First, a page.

Roman buildings and monuments still stand in many of our cities and towns, some structures still in use today.
How did the Romans, building two millennia ago with nothing but human muscle and animal power, leave such a lasting legacy?
The Romans built on what they knew from the Ancient Greeks. The two styles are together called Classical Architecture and their principles are still used by modern architects.
From the 18th century, Neoclassical architects deliberately copied ancient buildings with regular, plain, symmetrical designs with lots of columns and arches, often using white plaster or stucco as a finish. Modern buildings built in this style are described as New Classical.
1. The arch and the vault
The Romans did not invent but did master both the arch and vault, bringing a new dimension to their buildings that the Greeks did not have.
Arches can carry much more weight than straight beams, allowing longer distances to be spanned without supporting columns. The Romans realised that arches didn’t have to be full semi-circles, allowing them to build their long bridges. Stacks of arches allowed them to build higher spans, best seen in some of their spectacular aqueducts.
Vaults take the arches strengths and apply them in three dimensions. Vaulted roofs were a spectacular innovation. The widest vaulted Roman roof was the 100 foot-wide roof over the throne room in Diocletian’s palace.
Domes use similar principles of circular geometry to cover large areas with no internal support.
The oldest surviving dome in Rome was in the Emperor Nero’s Golden House, built around 64 AD. It was 13 metres in diameter.
Domes became an important and prestigious feature of public buildings, particularly baths. By the 2nd century, The Pantheon was completed under Emperor Hadrian, it is still the largest unsupported concrete dome in the world.
As well as mastering and refining Ancient Greek geometrical learning, the Romans had their own wonder material. Concrete freed the Romans from building only with carved stone or wood.
Roman concrete was behind the Roman Architectural Revolution of the late Republic (around 1st century BC), the first time in history that buildings were built with regard to more than the simple practicalities of enclosing space and supporting a roof over it. Buildings could become beautiful in structure as well as decoration.
The Roman material is very similar to the Portland cement that we use today. A dry aggregate (perhaps rubble) was mixed with a mortar that would take in water and harden. The Romans perfected a range of concretes for different purposes, even building under water.
4. Domestic architecture
Most of Rome’s citizens lived in simple structures, even blocks of flats. The rich though enjoyed villas, which were country estates in which to escape the heat and crowds of a Roman summer.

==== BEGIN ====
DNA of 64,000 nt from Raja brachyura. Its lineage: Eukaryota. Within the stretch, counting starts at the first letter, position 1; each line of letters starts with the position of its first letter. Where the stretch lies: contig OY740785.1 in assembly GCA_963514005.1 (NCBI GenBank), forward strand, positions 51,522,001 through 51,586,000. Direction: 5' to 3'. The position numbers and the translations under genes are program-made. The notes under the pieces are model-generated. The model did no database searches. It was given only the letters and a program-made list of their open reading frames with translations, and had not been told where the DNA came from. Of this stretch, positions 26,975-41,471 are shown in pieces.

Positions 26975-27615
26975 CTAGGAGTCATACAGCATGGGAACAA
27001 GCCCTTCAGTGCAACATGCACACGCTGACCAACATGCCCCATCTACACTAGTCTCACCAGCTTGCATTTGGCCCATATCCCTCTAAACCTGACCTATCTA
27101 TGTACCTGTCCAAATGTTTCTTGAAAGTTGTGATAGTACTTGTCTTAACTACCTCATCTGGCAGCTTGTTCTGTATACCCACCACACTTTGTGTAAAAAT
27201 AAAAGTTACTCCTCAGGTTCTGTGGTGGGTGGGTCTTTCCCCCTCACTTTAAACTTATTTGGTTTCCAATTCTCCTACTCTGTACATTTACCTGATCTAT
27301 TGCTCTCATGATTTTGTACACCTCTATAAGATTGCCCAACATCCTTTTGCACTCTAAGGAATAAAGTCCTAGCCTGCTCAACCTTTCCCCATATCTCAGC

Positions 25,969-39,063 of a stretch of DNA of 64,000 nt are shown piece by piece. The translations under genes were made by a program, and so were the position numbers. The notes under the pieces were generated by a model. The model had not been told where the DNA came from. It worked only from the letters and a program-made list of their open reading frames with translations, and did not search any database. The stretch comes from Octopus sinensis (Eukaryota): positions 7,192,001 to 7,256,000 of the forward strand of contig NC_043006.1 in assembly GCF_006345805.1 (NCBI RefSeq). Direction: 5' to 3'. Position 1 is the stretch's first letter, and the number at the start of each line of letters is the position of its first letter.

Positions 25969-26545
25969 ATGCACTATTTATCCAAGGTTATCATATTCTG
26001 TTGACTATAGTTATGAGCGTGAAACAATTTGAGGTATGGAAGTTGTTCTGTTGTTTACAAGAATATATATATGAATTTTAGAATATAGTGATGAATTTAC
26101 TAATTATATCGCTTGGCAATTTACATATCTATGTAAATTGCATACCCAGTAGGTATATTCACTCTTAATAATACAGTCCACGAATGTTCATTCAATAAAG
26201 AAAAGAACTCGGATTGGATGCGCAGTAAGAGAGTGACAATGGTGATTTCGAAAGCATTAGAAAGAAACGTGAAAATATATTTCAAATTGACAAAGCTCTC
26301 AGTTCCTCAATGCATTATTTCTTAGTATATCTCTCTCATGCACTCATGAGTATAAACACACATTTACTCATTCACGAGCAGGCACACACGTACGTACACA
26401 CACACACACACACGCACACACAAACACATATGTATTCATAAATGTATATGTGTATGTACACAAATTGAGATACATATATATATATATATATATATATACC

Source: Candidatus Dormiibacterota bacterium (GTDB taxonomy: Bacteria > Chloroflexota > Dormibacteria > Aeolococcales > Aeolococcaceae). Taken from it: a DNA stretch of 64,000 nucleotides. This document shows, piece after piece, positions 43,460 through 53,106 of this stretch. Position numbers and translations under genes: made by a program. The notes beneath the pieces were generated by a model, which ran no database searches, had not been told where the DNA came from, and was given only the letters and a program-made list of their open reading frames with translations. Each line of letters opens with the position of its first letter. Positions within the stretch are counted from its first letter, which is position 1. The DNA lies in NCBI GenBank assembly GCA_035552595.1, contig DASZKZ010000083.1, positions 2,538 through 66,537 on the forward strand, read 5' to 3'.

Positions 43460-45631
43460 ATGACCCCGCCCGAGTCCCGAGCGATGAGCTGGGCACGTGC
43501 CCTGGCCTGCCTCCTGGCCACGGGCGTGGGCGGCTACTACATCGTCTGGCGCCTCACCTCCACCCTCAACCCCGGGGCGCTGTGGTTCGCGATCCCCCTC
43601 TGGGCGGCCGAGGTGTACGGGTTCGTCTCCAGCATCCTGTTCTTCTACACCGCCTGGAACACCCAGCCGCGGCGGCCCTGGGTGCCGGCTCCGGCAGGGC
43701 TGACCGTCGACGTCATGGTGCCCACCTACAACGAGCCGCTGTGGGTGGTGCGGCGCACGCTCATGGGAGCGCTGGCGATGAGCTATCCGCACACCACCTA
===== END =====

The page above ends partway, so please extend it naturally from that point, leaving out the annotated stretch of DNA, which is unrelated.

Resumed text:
Cicero (106 – 43 BC), the great politician and philosopher, owned seven. The Emperor Hadrian’s villa at Tivoli consisted of more than 30 buildings with gardens, baths, a theatre, temples and libraries. Hadrian even had a complete small home on an indoor island with drawbridges that could be pulled up. Tunnels allowed servants to move around without disturbing their masters.
Most villas had an atrium – an enclosed open space – and three separate areas for owners and slave accommodation and storage. Many had baths, plumbing and drains and hypocaust under-floor central heating. Mosaics decorated floors and murals walls.
5. Public buildings
Great public structures were built to provide entertainment, to instil civic pride, to worship in and to show the power and generosity of the rich and powerful. Rome was full of them, but wherever the Empire spread, so did magnificent public buildings.
Julius Caesar was a particularly flamboyant public builder, and he attempted to make Rome surpass Alexandria as the Mediterranean’s greatest city, adding major public works such as the Forum Julium and the Saepta Julia.
6. The Colosseum
Still one of the iconic sights of Rome today, the Colosseum was a massive stadium that could house between 50,000 and 80,000 spectators. It was ordered built by Emperor Vespasian around 70 – 72 AD, on the site of Nero’s personal palace.
Like many Roman buildings, it was built with the spoils of war and to celebrate victory, this time in the Great Jewish Revolt. It is in four levels, and was completed in 80 AD after Vespasian’s death.
It was the model for similar celebratory amphitheatre throughout the Empire.
Romans were able to live in large cities because they knew how to transport water for drinking, public baths and sewerage systems.
The first aqueduct, the Aqua Appia, was built in 312 BC in Rome. It was 16.4 km long and supplied 75,537 cubic metres of water a day, flowing down a total 10-metre drop.
The tallest aqueduct still standing is the Pont du Gard bridge in France. Part of a 50km water delivery system, the bridge itself is 48.8 m high with a 1 in 3,000 downward gradient, an extraordinary achievement with ancient technology. It is estimated the system carried 200,000 m3 a day to the city of Nimes.
8. Triumphal arches
The Romans celebrated their military triumphs and other achievements by building gigantic arches over their roads.
The Roman’s mastery of the arch may have given this simple shape a special significance to them. Early examples were being built by 196 BC when Lucius Steritinus put up two to celebrate Spanish victories.
After Augustus limited such displays to emperors only, the men at the top were in an ongoing competition to build the most magnificent. They spread throughout the Empire, with 36 in Rome alone by the fourth century.
The largest surviving arch is the Arch of Constantine, 21 m high in total with one arch of 11.5 m.